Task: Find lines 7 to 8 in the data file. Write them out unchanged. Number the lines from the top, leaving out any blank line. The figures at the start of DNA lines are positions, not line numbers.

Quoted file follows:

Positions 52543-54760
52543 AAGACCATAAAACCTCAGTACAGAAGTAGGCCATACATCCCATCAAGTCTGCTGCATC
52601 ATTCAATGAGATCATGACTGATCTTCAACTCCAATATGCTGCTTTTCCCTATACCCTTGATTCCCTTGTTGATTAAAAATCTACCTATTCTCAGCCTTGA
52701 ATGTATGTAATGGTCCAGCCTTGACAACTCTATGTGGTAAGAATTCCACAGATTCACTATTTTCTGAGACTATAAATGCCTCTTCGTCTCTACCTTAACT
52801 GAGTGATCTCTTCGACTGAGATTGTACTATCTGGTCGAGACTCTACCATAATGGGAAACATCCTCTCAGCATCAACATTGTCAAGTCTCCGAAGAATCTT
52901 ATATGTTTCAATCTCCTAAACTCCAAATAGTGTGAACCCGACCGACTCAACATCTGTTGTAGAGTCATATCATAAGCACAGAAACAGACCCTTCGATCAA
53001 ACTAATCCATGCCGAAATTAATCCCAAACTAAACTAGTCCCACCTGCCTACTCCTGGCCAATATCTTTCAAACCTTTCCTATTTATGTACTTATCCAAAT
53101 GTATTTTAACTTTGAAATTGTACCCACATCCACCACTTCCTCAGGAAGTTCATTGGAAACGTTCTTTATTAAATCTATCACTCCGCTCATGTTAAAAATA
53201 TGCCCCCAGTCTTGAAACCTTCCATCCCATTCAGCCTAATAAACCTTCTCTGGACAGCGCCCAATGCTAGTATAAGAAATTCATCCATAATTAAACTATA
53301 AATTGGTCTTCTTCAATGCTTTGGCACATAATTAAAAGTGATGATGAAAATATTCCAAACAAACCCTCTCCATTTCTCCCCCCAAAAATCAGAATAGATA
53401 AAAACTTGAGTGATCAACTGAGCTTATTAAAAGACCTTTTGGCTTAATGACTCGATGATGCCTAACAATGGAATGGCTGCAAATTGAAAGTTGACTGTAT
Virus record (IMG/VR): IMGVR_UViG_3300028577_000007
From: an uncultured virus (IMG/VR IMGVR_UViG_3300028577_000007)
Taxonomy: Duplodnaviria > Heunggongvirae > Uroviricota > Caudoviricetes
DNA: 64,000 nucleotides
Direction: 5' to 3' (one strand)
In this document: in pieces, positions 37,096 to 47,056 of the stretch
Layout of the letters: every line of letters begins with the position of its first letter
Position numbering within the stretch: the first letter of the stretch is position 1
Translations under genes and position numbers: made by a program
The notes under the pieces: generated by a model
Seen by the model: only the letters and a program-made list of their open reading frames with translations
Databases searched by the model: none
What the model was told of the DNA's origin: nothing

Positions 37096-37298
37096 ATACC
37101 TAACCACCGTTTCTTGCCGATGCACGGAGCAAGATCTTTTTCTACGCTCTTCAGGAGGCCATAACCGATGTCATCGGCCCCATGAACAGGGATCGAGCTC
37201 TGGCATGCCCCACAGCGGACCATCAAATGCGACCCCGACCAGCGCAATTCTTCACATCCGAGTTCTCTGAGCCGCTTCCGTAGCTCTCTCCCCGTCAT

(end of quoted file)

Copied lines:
53001 ACTAATCCATGCCGAAATTAATCCCAAACTAAACTAGTCCCACCTGCCTACTCCTGGCCAATATCTTTCAAACCTTTCCTATTTATGTACTTATCCAAAT
53101 GTATTTTAACTTTGAAATTGTACCCACATCCACCACTTCCTCAGGAAGTTCATTGGAAACGTTCTTTATTAAATCTATCACTCCGCTCATGTTAAAAATA